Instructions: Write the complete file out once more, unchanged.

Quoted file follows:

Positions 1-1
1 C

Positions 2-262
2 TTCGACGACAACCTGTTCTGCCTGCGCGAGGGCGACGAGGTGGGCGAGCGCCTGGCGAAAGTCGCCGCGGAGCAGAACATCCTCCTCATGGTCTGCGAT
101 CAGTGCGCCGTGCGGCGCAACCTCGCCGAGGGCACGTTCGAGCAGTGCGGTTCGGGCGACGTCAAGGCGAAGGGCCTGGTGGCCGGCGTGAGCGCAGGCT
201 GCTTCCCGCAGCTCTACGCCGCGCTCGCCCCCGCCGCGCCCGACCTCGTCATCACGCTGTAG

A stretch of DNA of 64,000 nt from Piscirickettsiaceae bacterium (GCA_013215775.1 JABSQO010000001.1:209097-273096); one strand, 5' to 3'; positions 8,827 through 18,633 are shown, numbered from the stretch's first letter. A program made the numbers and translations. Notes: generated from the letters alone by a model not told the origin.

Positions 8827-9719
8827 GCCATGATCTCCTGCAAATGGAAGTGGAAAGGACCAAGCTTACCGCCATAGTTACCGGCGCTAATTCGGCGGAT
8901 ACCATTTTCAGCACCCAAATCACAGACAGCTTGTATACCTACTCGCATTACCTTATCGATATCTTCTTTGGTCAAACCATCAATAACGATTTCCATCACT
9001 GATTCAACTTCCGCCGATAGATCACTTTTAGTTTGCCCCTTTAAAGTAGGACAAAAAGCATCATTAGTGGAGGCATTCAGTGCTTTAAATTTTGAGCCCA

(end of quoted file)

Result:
Positions 1-1
1 C

Positions 2-262
2 TTCGACGACAACCTGTTCTGCCTGCGCGAGGGCGACGAGGTGGGCGAGCGCCTGGCGAAAGTCGCCGCGGAGCAGAACATCCTCCTCATGGTCTGCGAT
101 CAGTGCGCCGTGCGGCGCAACCTCGCCGAGGGCACGTTCGAGCAGTGCGGTTCGGGCGACGTCAAGGCGAAGGGCCTGGTGGCCGGCGTGAGCGCAGGCT
201 GCTTCCCGCAGCTCTACGCCGCGCTCGCCCCCGCCGCGCCCGACCTCGTCATCACGCTGTAG

A stretch of DNA of 64,000 nt from Piscirickettsiaceae bacterium (GCA_013215775.1 JABSQO010000001.1:209097-273096); one strand, 5' to 3'; positions 8,827 through 18,633 are shown, numbered from the stretch's first letter. A program made the numbers and translations. Notes: generated from the letters alone by a model not told the origin.

Positions 8827-9719
8827 GCCATGATCTCCTGCAAATGGAAGTGGAAAGGACCAAGCTTACCGCCATAGTTACCGGCGCTAATTCGGCGGAT
8901 ACCATTTTCAGCACCCAAATCACAGACAGCTTGTATACCTACTCGCATTACCTTATCGATATCTTCTTTGGTCAAACCATCAATAACGATTTCCATCACT
9001 GATTCAACTTCCGCCGATAGATCACTTTTAGTTTGCCCCTTTAAAGTAGGACAAAAAGCATCATTAGTGGAGGCATTCAGTGCTTTAAATTTTGAGCCCA